Furthermore, Soya added, "cannabinoids are relevant to potential relief in such disease situations in the brain as multiple sclerosis and epilepsy, or feeding disorders. In these, their effects are similar to marijuana, except for the possible dangers of accidentally using the natural products at higher dosages."
Scottish team seeks social behavior answers
Nancy Sabatier of the University of Edinburgh, noted that "cannabis, or marijuana, is a drug that is widely abused because of the effects it can have on our mood and our social behavior. Cannabis works this way because it acts like substances that are produced inside our brains that are messengers between brain cells. Our work involves trying to understand what these substances, endocannabinoids, are for."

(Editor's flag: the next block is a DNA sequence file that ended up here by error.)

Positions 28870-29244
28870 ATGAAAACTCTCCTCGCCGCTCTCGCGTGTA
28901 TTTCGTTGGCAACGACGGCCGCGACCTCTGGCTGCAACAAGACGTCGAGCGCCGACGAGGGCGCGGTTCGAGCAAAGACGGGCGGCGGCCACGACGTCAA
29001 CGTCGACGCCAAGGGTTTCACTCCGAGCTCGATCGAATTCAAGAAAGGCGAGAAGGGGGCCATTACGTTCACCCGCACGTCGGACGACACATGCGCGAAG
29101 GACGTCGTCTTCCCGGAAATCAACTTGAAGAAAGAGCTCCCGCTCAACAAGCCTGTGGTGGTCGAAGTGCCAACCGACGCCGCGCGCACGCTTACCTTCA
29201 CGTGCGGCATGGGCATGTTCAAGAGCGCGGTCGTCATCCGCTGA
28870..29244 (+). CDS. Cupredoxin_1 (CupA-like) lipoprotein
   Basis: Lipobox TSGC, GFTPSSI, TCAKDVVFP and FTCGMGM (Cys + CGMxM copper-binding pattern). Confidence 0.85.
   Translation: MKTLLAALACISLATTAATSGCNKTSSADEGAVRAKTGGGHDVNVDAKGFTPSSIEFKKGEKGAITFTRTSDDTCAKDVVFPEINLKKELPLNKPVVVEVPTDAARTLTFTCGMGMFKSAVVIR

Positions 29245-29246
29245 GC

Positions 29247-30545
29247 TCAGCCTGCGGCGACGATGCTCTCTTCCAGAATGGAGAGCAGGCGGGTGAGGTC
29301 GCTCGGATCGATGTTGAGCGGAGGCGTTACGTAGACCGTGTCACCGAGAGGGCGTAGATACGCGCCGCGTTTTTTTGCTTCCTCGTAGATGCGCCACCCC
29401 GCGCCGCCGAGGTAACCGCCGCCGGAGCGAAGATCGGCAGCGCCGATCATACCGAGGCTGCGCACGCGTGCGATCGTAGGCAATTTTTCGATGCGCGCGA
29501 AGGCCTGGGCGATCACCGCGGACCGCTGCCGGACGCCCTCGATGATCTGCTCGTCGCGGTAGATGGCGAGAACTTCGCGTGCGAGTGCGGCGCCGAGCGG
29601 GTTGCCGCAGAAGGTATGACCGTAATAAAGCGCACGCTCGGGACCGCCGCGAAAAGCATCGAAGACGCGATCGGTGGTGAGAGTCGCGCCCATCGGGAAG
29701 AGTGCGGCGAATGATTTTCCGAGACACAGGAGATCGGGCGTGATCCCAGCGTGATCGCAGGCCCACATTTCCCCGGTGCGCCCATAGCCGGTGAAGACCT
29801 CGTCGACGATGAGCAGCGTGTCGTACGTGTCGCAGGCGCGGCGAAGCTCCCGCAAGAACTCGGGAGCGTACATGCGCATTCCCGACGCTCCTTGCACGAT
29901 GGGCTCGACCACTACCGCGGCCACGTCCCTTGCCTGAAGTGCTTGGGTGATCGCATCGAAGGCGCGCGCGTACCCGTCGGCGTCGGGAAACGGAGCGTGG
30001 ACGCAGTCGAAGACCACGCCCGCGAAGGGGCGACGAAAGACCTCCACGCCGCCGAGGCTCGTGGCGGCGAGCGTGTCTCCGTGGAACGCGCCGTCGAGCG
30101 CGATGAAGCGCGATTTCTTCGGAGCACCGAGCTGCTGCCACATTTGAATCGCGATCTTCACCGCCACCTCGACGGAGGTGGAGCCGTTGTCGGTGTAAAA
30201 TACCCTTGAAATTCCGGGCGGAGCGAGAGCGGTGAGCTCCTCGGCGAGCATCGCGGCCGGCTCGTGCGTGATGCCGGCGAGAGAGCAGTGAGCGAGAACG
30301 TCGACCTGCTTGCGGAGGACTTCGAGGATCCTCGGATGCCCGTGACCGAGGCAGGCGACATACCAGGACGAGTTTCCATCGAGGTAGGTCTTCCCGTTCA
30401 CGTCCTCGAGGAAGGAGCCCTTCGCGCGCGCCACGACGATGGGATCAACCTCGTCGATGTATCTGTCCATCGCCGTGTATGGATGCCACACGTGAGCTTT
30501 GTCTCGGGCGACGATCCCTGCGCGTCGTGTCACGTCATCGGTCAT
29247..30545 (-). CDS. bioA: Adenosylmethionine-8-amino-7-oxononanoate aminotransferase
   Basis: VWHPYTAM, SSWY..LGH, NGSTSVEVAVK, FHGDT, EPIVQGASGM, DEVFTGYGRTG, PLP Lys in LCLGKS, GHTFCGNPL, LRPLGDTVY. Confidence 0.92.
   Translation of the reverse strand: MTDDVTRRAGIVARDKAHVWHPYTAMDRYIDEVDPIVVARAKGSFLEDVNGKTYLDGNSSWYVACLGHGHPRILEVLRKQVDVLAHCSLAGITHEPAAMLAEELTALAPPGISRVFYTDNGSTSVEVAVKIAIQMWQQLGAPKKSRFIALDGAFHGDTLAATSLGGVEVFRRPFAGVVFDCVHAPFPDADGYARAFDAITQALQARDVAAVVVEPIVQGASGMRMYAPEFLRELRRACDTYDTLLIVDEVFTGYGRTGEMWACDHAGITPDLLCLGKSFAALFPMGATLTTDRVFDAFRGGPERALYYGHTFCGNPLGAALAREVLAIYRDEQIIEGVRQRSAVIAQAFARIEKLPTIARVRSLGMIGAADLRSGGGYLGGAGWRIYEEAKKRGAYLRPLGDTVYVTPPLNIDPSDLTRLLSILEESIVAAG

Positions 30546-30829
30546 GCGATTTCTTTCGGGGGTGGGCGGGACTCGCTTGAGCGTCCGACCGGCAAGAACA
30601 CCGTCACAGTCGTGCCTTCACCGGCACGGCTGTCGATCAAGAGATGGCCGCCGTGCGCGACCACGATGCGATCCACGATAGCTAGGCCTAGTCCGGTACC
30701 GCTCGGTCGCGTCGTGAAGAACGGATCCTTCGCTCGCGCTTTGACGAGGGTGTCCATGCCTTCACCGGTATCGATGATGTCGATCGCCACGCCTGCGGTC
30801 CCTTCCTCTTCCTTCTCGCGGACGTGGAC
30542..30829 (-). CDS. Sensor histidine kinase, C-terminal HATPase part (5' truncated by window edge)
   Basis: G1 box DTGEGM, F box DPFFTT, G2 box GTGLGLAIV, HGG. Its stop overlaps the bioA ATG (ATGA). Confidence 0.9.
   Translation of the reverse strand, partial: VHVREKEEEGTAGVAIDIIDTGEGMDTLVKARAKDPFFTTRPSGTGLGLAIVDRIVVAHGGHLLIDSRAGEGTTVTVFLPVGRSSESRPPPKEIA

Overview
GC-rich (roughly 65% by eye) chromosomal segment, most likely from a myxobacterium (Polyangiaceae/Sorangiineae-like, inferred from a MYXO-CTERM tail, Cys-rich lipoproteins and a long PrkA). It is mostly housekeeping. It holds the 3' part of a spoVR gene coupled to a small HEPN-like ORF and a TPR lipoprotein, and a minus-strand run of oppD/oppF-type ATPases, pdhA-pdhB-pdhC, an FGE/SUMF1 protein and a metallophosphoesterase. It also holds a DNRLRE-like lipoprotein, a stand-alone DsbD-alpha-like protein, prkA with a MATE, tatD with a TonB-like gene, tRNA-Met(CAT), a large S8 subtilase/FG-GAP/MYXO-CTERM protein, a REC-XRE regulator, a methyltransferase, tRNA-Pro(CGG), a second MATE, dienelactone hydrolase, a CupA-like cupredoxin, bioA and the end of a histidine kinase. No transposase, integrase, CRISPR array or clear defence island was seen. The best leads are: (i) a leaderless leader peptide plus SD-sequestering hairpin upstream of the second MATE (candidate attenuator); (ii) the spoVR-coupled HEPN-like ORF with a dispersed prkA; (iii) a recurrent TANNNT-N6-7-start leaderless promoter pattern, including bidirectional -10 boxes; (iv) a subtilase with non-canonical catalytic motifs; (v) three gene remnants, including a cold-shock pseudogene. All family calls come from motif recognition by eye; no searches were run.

She said they are particularly interested in how endocannabinoids influence oxytocin cells in the brain, because because OT within the brain is involved in social behavior. "We have found that oxytocin cells produce endocannabinoids, and can release these to switch off other inputs to the oxytocin cells themselves. We are looking at what stimuli will cause oxytocin cells to release endocannabinoids to understand why this system might be important."
Sabatier noted that most related experiments are carried out in rats, "but we think that the basic ways in which these circuits work is very similar in all mammals. These brain circuits are very old in evolutionary terms, and they govern behaviors that are of fundamental importance to most species."